Then there are random geological and cosmic events that shape the course of the planet and life as a whole – an endless swirling and shifting series of events with (possibly) no primary cause, adding yet more uncertainly about what made us who we are.

    And at the atomic level, Heisenberg stated that you can’t know the position and momentum of a particle to 100% accuracy. So if you can’t know that then how can you know everything about someone’s deeper motivations, which in turn are obscured by their own life’s events, and in turn their understanding of those same events.

    Life is brimming with chance and the ever unknowable – it’s everything but perfect and absolute – and this is what we (as artists, as writers) must embrace if our work, however down-to-Earth, is to reflect the great mystery of existence.

    The hard thing about this is, of course, when writing so called ‘evil’ characters (and if you’re still with me you’ll agree this is a useless term), or seeing ‘evil’ acts play out in society, trying to suspend judgement upon them is one of the hardest things we can do. If a group of guys broke into my house, for example, and assaulted me and my wife, I too would call them evil, would want absolute judgement to squeeze the breath from their throats. I too would not be able to forgive.

    But we must try, because ultimately, however you think about it, there had to have been at least one Nazi who, while placing the cold barrel of his Luger to the back of the head of a Polish Jew, thought, ‘Seriously, what the hell am I doing?; there must have been one Cheka officer who, while denying a Kulak his daily allowance of bread, thought, ‘My wife is really not going to like this’; there must have been one RPKAD commando in Indonesia who, before raping the fifteen-year-old daughter of a suspected Communist, thought, ‘What if my own daughter found out?’ Then moral complexity is further muddled when we do not consider pilots of Allied forces carrying out the bombing of Dresden as monsters, do not view leaders of the Western world as having committed an atrocity when imposing economic sanctions on Iraq.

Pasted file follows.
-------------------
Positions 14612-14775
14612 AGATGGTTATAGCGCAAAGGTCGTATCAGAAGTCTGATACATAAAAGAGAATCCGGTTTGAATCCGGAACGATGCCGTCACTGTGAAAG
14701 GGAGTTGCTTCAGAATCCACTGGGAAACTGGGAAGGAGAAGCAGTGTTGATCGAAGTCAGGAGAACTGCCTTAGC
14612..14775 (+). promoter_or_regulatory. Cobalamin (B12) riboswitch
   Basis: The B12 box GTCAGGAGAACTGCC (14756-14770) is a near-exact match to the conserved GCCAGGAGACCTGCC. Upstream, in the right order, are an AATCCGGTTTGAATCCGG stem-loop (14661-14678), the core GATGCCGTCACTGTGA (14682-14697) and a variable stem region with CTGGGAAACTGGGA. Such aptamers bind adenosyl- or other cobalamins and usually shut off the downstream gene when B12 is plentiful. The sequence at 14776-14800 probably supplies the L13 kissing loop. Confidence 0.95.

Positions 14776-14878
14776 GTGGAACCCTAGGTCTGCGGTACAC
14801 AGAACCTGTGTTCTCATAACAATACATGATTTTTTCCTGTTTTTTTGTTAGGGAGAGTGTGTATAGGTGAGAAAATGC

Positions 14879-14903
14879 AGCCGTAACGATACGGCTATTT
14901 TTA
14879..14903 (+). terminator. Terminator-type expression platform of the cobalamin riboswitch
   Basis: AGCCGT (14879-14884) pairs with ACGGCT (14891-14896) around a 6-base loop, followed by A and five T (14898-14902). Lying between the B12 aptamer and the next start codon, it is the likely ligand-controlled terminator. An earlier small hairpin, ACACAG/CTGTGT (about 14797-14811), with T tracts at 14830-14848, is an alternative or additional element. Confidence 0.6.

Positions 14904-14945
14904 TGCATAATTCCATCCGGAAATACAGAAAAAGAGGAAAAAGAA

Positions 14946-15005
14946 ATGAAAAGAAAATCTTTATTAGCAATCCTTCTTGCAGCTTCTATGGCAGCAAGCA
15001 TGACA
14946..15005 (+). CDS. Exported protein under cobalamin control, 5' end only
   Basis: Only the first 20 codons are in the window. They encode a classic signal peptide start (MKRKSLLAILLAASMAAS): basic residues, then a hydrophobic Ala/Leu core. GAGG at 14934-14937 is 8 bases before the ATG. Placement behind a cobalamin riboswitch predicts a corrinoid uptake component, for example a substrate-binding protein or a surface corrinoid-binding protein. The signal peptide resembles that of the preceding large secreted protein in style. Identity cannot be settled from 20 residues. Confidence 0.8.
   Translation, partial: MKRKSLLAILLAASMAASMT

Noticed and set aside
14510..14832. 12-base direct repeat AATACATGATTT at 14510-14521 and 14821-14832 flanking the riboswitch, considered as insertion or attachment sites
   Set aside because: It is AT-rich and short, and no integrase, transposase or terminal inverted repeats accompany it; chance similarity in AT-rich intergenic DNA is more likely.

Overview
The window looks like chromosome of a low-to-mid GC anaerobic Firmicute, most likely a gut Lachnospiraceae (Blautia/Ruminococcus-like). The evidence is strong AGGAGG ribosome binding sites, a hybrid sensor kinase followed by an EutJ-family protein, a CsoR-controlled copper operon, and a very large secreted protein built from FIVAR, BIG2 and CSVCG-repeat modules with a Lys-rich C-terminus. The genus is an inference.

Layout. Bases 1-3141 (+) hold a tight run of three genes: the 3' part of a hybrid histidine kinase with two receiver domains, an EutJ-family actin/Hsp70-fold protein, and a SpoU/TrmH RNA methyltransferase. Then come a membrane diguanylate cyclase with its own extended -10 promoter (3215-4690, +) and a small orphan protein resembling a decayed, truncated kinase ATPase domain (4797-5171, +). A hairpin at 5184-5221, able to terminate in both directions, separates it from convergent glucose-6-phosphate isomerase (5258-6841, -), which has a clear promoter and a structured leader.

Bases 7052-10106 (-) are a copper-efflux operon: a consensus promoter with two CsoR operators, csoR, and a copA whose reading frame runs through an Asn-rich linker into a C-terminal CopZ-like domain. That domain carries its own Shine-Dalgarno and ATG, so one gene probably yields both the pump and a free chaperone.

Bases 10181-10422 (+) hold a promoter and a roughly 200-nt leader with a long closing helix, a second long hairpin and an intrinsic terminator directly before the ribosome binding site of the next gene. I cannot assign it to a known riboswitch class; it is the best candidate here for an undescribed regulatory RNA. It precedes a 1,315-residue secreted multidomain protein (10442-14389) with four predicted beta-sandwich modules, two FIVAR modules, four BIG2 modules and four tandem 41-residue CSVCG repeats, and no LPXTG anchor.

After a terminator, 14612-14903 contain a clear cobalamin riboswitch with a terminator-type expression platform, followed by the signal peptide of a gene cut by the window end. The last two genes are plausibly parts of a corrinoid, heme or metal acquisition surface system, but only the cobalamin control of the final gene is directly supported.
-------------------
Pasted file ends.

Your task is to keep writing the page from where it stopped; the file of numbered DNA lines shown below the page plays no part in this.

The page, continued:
So, suspend your judgement in everyday life, if you can (and I, for my part, will try to suspend my judgement upon those who deal with sweeping, all-inclusive statements of evil), and maybe, just maybe, the characters you create may have a little mystery, may have a little of the unknown, may be dynamic enough to hold our attention until the last page.


    Jason Greensides

    Jason Greensides


     
    The Distant Sound of Violence

    A contemporary novel by Jason Greensides

    WEBSITE: JasonGreensides.com
    TWITTER: @jasongreensides
    FACEBOOK: facebook.com/jasongreensidesauthor
    GOODREADS: goodreads.com/Jason_greensides

     
     

     
    • Aimer Boyz 11:06 pm on May 13, 2015 Permalink | Reply

      Thank you for your literate, logical defense of NOT knowing your character’s every quirk and dimple before you start writing. I not only find that impossible but unnatural. A stranger becomes a friend over time, through shared conversations and experiences. So too, my characters evolve over time through scenes and dialogue. To me, NOT knowing your characters but, rather, learning to know your characters as you write seems more authentic.